Public Education – Evaluation (Qualitative)

Public Education > Evaluation (Qualitative)

It was noticed that many participants from the general public, despite being willing to think and discuss about life-and-death issues when prompted to do so, often had troubles understanding the major concepts in end-of-life care. For instance, many mistakenly believed that Advance Care Planning is just a single decision and signature to make, and overlooked the importance of the underlying communication and documentation process. Reassuringly, the programme activities have successfully rectified such misunderstandings.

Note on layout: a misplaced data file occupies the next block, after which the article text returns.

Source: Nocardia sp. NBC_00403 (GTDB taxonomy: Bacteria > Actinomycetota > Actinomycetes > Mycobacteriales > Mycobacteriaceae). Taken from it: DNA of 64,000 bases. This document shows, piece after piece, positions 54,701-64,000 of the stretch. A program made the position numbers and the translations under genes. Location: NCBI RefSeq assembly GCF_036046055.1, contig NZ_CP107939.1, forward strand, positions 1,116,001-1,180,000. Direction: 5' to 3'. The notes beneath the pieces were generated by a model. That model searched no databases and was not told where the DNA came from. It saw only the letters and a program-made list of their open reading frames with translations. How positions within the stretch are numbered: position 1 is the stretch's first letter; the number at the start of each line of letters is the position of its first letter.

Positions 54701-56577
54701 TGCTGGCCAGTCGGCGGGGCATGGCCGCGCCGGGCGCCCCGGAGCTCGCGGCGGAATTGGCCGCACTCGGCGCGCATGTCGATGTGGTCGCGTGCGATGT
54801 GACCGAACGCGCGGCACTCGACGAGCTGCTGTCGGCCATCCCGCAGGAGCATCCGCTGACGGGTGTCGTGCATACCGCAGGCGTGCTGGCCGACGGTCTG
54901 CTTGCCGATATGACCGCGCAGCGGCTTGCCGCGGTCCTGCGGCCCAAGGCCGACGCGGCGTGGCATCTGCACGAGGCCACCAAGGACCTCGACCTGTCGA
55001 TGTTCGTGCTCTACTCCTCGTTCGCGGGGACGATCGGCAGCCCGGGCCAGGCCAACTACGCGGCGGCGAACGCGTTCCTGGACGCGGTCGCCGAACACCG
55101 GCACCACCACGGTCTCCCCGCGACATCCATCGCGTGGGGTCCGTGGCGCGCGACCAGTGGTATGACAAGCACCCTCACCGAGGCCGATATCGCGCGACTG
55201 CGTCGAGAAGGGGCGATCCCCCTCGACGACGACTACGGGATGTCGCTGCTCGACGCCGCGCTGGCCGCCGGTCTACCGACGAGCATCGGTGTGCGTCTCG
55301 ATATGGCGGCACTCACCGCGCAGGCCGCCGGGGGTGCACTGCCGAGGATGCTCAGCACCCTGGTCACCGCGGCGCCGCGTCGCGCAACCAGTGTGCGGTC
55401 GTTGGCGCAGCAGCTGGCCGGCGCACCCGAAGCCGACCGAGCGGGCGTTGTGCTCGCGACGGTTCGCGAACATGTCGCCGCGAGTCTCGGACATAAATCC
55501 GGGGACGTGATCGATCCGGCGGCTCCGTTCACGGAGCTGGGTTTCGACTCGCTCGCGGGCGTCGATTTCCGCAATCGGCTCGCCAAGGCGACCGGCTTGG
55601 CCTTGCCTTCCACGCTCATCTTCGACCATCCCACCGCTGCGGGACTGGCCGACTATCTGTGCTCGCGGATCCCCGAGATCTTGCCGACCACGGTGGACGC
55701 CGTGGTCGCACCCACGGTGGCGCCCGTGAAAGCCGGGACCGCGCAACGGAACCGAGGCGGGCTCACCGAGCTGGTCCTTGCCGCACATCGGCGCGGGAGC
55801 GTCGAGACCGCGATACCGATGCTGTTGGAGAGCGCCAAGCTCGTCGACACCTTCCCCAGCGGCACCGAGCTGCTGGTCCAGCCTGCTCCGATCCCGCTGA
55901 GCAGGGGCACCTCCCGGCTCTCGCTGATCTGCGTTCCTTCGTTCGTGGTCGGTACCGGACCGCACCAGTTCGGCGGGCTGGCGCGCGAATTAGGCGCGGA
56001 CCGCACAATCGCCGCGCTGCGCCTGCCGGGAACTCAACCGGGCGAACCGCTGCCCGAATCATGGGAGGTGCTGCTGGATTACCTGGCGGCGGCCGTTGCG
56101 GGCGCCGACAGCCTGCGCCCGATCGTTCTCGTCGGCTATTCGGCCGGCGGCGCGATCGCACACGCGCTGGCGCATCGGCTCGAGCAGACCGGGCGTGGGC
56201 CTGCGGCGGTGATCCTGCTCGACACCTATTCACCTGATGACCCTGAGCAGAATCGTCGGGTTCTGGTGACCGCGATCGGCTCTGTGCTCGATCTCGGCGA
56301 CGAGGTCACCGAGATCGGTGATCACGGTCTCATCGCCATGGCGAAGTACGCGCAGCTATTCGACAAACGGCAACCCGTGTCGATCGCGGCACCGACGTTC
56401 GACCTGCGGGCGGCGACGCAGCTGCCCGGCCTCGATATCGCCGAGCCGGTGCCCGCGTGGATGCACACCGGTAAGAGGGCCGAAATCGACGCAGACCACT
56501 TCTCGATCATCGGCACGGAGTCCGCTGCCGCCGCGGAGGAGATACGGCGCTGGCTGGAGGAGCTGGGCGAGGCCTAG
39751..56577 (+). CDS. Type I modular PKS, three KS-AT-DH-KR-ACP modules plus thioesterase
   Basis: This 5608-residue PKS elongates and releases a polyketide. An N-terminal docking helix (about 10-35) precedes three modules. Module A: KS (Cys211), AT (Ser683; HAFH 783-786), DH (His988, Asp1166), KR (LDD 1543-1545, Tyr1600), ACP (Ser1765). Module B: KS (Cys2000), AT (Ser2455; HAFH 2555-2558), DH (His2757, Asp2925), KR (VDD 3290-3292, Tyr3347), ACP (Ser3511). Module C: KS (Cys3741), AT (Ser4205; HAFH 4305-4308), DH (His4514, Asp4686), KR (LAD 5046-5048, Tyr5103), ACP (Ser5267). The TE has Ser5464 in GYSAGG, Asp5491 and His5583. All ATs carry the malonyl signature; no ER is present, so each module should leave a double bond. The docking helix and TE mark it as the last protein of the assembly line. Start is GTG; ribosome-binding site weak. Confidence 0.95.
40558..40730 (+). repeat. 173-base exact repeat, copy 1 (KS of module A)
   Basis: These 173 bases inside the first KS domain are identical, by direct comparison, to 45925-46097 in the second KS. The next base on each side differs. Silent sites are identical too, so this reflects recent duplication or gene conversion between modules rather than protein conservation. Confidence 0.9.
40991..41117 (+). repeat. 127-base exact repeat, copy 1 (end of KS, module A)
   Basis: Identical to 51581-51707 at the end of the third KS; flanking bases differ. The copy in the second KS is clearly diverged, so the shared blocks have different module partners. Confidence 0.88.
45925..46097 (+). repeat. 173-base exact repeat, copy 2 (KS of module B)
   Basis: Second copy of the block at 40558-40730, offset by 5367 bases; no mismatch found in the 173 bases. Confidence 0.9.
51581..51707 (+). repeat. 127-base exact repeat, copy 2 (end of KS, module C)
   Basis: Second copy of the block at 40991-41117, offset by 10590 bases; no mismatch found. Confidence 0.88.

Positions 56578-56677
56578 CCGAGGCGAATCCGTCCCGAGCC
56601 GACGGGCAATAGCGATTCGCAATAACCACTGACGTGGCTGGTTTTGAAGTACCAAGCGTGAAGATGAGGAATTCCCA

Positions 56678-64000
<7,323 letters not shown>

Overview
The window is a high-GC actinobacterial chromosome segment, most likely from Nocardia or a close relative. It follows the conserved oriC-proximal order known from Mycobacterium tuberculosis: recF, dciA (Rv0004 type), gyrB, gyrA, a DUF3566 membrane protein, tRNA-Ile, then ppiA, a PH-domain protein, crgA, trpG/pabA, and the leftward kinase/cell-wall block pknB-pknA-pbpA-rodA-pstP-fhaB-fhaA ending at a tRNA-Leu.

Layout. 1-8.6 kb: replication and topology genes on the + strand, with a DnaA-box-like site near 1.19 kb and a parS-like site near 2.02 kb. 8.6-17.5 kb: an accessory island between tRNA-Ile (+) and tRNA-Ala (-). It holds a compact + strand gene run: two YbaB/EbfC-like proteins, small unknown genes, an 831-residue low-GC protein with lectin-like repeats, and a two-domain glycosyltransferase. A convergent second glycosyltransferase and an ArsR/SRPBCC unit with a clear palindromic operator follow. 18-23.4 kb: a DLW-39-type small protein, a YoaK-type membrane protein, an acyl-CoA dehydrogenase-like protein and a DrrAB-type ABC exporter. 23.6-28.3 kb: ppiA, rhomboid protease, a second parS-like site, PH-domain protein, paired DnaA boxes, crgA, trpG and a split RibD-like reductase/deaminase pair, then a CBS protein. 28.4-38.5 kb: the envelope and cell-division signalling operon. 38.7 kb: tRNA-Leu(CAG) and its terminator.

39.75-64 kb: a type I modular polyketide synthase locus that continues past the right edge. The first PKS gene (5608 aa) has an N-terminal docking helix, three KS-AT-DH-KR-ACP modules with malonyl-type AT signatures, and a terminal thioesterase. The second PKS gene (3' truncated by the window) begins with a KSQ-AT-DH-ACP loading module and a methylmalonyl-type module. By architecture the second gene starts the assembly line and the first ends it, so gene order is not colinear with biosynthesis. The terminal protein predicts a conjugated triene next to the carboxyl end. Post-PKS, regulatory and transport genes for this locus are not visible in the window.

More specifically, for the family workshops on Advance Care Planning, perhaps the most fruitful outcome was that patients were given a channel to express their preferences, thereby making it possible to provide them with goal-concordant and value-aligned care. Indeed, some participants took the opportunity to initiate the communication process and indicate through follow-up meetings that they would refuse to receive life-sustaining treatments in the end-of-life stage. As it turned out, many of them managed to avoid unnecessary pain and sufferings. On the other hand, the workshops also served a therapeutic purpose for the family members, as they were given a platform to release their emotions and stress.